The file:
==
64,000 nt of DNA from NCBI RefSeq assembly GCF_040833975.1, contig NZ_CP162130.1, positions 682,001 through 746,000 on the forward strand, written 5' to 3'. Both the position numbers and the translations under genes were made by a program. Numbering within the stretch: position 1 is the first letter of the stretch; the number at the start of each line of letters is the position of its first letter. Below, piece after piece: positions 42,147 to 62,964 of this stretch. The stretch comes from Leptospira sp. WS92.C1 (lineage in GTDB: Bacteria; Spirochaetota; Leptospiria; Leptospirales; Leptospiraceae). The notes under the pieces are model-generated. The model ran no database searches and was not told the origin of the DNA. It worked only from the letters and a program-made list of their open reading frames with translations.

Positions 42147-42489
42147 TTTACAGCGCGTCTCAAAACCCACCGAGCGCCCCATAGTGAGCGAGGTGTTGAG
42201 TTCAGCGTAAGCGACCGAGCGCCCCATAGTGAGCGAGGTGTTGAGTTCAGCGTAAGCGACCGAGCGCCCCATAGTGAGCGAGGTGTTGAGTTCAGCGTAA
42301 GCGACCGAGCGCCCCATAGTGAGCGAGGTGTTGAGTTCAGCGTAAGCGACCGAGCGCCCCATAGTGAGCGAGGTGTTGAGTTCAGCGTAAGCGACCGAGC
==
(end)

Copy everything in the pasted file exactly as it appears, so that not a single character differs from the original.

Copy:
64,000 nt of DNA from NCBI RefSeq assembly GCF_040833975.1, contig NZ_CP162130.1, positions 682,001 through 746,000 on the forward strand, written 5' to 3'. Both the position numbers and the translations under genes were made by a program. Numbering within the stretch: position 1 is the first letter of the stretch; the number at the start of each line of letters is the position of its first letter. Below, piece after piece: positions 42,147 to 62,964 of this stretch. The stretch comes from Leptospira sp. WS92.C1 (lineage in GTDB: Bacteria; Spirochaetota; Leptospiria; Leptospirales; Leptospiraceae). The notes under the pieces are model-generated. The model ran no database searches and was not told the origin of the DNA. It worked only from the letters and a program-made list of their open reading frames with translations.

Positions 42147-42489
42147 TTTACAGCGCGTCTCAAAACCCACCGAGCGCCCCATAGTGAGCGAGGTGTTGAG
42201 TTCAGCGTAAGCGACCGAGCGCCCCATAGTGAGCGAGGTGTTGAGTTCAGCGTAAGCGACCGAGCGCCCCATAGTGAGCGAGGTGTTGAGTTCAGCGTAA
42301 GCGACCGAGCGCCCCATAGTGAGCGAGGTGTTGAGTTCAGCGTAAGCGACCGAGCGCCCCATAGTGAGCGAGGTGTTGAGTTCAGCGTAAGCGACCGAGC